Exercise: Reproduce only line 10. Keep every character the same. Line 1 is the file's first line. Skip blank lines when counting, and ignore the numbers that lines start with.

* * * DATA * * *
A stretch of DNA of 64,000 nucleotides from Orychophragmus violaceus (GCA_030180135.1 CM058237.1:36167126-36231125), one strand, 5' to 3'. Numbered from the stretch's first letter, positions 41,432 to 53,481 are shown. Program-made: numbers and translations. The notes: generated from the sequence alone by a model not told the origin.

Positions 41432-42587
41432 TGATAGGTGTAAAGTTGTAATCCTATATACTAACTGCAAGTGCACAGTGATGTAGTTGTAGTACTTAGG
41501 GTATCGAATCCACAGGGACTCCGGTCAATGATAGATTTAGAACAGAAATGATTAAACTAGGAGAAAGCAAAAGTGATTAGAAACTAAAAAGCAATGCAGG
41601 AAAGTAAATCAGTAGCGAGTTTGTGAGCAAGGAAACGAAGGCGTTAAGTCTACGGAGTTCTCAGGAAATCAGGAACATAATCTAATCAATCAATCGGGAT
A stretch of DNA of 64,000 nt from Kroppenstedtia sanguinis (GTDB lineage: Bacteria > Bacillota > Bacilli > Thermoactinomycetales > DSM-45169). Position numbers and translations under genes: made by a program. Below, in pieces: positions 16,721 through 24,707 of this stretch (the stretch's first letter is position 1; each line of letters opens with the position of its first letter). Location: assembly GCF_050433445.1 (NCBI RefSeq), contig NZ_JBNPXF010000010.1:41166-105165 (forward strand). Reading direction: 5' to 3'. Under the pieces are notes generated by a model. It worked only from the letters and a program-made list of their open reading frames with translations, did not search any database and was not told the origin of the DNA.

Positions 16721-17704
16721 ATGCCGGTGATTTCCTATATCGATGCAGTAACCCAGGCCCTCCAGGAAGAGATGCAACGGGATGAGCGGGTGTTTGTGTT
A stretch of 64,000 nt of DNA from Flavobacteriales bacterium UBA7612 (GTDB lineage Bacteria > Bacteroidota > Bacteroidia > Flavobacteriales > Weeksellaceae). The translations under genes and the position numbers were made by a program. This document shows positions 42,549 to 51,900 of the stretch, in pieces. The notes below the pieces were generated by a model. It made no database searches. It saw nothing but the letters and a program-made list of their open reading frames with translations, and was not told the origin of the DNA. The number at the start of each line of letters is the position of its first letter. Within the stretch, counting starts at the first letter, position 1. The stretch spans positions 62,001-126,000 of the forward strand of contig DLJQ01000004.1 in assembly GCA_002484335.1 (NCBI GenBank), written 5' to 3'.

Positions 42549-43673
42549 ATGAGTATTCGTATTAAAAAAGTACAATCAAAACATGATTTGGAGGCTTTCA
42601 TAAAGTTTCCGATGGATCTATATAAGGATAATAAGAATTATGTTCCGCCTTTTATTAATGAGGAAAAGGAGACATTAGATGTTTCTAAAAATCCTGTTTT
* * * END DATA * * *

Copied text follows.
Positions 42549-43673